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Mopane worms are a regional delicacy eaten with gusto by the local population either fried with tomatoes and onions, or cooked in a pot of soup, or just eaten dried and crispy like earthy, once-wriggling Doritos. Technically they are not worms; they are caterpillars, but I think if you are crunching down on a big mouthful of creepy-crawly this distinction is academic.
They are called Mopane worms because they generally feed off the Mopane tree, but if you are ever in the area and want to sample a good Mopane worm, you can impress the locals by asking for them by their proper name: phane in Botswana, mashonja in Zimbabwe, and omangungu in Namibia. You should also know that the worms, once dried, get very coarse and scratchy and may actually hurt your skin a bit if you feel inclined to pour them over your head. I have a few pinpricks to prove it.
Like heirloom tomatoes at your favorite farmers’ market, Mopane worms are seasonal since they are the larvae of the Emperor Moth. Oh, and they are an excellent source of protein, calcium and iron. They are in fact so valued that the guy I bought them from was horrified to hear I would be dumping them over my head. “Don’t worry!” I said. “I will catch them with a nice clean towel so someone can still eat them.” He looked dubious, and I’m pretty sure I just added another person to the list of Ice Bucket Challenge haters. At least he’s in good company, jumping on that bandwagon just in time.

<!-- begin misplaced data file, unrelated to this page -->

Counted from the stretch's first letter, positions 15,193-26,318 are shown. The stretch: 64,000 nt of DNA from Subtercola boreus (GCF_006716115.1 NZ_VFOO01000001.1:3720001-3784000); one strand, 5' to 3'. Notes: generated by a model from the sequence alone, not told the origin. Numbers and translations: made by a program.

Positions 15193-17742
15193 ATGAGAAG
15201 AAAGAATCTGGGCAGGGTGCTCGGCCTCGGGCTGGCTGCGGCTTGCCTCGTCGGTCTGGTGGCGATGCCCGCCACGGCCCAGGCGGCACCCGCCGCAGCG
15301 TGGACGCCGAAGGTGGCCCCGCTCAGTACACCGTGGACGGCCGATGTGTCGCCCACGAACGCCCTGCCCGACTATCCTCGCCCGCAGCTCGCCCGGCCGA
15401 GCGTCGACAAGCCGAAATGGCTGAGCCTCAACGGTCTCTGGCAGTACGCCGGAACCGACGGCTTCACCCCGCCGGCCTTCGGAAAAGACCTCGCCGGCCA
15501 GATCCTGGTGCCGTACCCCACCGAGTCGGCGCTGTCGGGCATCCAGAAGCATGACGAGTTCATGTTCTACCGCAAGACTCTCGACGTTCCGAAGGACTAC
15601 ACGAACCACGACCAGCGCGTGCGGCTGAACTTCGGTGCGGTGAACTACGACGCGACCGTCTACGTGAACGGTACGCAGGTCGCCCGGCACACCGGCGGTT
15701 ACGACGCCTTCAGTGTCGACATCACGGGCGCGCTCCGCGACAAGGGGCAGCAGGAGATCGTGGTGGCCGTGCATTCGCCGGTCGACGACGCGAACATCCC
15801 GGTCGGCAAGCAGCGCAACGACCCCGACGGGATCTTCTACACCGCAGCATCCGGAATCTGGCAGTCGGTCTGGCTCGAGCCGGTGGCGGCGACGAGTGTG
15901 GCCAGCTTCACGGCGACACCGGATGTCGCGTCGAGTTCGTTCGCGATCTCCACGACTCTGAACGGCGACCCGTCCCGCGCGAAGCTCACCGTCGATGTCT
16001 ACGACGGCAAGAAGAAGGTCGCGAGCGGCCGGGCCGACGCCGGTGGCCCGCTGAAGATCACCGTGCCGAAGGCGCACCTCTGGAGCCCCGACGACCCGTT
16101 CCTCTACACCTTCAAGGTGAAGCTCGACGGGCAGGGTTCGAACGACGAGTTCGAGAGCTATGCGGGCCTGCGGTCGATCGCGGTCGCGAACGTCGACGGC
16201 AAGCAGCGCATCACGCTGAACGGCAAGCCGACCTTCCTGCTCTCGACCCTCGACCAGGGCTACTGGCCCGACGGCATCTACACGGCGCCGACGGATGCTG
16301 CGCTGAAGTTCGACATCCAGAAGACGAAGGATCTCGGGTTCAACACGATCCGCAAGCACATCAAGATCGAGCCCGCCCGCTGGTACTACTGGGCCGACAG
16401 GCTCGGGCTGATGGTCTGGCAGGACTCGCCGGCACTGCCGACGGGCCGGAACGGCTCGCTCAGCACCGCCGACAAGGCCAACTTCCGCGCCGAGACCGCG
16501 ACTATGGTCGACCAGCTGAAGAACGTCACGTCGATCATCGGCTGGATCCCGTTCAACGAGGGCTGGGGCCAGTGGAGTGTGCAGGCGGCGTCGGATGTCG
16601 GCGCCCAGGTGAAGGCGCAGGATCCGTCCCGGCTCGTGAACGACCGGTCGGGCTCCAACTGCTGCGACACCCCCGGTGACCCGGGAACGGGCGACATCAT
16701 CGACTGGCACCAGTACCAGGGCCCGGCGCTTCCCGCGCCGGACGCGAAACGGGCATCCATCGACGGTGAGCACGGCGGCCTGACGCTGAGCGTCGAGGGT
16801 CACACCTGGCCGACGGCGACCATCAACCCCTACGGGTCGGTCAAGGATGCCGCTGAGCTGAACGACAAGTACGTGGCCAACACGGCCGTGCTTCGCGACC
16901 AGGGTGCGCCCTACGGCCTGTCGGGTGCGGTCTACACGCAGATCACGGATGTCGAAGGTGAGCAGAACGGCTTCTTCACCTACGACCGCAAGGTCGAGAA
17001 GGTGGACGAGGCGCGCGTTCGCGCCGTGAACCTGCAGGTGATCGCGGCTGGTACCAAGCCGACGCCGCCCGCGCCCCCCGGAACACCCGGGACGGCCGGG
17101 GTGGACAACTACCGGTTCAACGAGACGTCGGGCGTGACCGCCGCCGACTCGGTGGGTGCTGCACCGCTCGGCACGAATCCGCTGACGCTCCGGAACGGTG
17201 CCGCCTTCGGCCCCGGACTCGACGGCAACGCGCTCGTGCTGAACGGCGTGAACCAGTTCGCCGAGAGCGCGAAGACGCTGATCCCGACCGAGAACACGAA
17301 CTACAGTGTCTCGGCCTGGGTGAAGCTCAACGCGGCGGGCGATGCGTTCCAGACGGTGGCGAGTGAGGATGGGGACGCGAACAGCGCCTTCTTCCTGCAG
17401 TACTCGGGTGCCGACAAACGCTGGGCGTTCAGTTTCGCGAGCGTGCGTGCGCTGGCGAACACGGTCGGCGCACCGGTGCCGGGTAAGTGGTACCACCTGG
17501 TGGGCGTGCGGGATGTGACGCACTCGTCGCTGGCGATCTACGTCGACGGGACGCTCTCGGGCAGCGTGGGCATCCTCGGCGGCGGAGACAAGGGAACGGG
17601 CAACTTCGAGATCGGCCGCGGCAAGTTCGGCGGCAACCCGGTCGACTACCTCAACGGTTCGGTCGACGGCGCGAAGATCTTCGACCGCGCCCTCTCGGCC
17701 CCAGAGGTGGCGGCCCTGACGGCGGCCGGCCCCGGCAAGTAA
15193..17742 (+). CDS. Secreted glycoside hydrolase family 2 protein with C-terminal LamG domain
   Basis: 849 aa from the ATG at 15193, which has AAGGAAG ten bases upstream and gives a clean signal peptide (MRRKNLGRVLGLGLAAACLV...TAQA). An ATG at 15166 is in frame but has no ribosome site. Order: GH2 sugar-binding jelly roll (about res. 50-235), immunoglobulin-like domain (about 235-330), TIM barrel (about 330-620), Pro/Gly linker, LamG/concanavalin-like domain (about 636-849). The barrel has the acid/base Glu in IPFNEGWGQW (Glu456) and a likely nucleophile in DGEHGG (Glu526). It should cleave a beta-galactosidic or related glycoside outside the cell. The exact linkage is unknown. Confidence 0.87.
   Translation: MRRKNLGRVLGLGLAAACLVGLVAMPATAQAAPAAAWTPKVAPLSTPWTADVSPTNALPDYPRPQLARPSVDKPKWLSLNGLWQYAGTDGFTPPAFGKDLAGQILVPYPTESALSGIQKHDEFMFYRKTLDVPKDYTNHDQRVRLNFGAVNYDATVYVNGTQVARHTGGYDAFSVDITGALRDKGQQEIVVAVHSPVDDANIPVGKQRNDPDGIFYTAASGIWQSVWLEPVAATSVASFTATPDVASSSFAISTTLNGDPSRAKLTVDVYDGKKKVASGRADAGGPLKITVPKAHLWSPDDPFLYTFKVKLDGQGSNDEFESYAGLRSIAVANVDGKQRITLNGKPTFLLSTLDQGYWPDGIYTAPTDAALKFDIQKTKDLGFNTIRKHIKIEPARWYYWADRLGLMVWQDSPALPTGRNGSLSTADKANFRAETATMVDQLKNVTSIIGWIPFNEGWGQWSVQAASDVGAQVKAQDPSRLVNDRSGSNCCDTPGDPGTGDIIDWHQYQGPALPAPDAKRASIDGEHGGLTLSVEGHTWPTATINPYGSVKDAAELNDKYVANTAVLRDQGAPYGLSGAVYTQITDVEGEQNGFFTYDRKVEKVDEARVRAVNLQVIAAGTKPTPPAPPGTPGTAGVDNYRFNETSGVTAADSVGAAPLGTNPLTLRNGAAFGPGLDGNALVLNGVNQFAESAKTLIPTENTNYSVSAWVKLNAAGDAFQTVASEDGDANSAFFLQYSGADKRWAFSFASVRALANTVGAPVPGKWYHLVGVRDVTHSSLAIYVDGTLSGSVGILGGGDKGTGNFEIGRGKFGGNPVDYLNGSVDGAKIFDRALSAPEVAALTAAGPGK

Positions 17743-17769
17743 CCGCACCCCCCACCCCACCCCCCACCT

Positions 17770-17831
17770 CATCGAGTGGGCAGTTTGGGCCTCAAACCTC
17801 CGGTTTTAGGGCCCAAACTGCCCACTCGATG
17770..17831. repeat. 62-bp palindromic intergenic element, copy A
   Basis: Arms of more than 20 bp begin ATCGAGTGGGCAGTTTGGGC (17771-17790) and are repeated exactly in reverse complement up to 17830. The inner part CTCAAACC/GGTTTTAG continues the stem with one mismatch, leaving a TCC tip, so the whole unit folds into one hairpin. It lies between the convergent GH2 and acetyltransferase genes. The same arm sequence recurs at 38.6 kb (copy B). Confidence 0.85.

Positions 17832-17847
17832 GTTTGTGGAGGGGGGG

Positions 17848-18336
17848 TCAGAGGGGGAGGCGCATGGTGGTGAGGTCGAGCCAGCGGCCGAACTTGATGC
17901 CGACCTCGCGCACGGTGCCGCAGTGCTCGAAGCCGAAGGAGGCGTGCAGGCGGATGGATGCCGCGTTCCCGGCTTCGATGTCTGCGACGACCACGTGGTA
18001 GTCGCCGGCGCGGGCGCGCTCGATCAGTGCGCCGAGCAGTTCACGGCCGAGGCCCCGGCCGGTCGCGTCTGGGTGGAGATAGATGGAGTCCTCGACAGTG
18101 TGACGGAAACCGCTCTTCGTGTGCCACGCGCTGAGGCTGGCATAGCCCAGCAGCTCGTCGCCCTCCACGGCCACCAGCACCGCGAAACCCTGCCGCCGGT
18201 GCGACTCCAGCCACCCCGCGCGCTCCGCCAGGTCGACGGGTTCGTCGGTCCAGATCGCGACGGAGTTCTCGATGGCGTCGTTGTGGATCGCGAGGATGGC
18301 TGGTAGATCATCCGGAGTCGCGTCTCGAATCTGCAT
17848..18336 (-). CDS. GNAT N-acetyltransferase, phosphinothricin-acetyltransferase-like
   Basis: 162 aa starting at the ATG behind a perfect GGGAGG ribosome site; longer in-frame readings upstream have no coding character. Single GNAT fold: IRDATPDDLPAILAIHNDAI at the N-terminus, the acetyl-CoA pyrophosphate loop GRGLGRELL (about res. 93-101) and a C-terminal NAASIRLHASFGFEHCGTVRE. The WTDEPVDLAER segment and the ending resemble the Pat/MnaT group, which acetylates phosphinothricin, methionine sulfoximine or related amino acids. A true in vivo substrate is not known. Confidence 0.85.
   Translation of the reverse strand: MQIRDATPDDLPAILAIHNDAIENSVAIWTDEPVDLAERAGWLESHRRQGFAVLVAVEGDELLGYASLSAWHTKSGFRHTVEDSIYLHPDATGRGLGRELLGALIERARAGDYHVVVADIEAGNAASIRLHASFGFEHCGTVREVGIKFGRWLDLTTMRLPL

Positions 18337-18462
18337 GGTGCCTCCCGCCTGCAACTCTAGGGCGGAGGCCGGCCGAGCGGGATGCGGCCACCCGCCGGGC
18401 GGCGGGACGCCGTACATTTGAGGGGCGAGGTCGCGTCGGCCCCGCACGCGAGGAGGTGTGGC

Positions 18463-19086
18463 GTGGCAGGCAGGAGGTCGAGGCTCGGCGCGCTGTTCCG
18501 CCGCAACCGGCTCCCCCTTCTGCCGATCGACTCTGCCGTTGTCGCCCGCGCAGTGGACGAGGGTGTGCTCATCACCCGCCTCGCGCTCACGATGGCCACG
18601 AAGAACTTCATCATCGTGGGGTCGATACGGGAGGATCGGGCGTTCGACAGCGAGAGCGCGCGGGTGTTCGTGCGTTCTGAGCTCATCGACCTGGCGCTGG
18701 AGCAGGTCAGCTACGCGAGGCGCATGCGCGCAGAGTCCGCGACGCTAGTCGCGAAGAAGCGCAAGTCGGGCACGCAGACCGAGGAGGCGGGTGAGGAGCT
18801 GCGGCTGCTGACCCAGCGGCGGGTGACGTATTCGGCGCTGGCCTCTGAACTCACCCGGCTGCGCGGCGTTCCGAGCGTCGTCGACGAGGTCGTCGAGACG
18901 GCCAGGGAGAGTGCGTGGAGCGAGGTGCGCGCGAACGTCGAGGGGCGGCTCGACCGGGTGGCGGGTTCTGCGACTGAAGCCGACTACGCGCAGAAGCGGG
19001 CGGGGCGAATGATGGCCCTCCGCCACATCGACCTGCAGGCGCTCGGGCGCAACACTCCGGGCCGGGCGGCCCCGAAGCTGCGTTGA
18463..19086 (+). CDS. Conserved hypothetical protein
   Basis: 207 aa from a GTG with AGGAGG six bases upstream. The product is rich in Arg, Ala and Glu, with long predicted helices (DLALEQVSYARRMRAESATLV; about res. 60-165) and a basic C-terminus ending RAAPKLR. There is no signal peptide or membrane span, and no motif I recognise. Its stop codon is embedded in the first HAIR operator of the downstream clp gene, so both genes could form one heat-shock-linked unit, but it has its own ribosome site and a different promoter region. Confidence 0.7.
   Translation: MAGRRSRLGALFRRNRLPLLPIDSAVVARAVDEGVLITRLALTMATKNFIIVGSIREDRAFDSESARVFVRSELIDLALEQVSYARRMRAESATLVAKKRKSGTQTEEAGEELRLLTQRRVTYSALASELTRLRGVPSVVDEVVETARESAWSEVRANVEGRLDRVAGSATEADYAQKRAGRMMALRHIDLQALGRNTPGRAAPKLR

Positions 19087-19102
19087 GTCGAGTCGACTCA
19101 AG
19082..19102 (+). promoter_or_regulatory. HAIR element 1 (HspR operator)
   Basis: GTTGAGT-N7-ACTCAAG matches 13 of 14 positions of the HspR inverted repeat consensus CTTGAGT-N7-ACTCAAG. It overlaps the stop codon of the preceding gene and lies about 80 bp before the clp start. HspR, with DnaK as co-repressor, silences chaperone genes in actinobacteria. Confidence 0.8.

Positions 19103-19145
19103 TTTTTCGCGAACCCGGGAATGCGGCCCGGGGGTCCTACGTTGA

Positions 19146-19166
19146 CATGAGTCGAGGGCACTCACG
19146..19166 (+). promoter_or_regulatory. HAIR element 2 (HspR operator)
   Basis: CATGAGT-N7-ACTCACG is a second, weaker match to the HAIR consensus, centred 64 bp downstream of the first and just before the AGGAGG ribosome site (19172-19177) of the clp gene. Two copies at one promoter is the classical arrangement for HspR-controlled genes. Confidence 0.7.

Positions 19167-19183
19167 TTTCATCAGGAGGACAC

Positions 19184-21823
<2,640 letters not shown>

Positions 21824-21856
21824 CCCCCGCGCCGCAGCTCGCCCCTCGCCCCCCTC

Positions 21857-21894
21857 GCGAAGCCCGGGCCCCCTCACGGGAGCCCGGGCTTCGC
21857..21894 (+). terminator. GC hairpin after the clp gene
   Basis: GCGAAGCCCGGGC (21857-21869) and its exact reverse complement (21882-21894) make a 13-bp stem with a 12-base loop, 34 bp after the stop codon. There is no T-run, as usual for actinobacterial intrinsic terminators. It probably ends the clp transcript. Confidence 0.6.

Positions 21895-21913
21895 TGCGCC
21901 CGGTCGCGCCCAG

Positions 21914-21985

To keep up with the global theme, now that I’ve dumped something nonsensical over my head and given money to a charity, I challenge two more people in far-flung corners of the world. Amy Meyer in Bogota and Fahim Khan in Islamabad: you’re up! (I did it 31 weeks pregnant so there are no excuses.) Feel free to substitute your favorite local insect snack for the ice water, guys.
As a bonus, here is our adorable neighbor Gugu (Lila’s new favorite friend) demonstrating what a tasty snack Mopane worms are.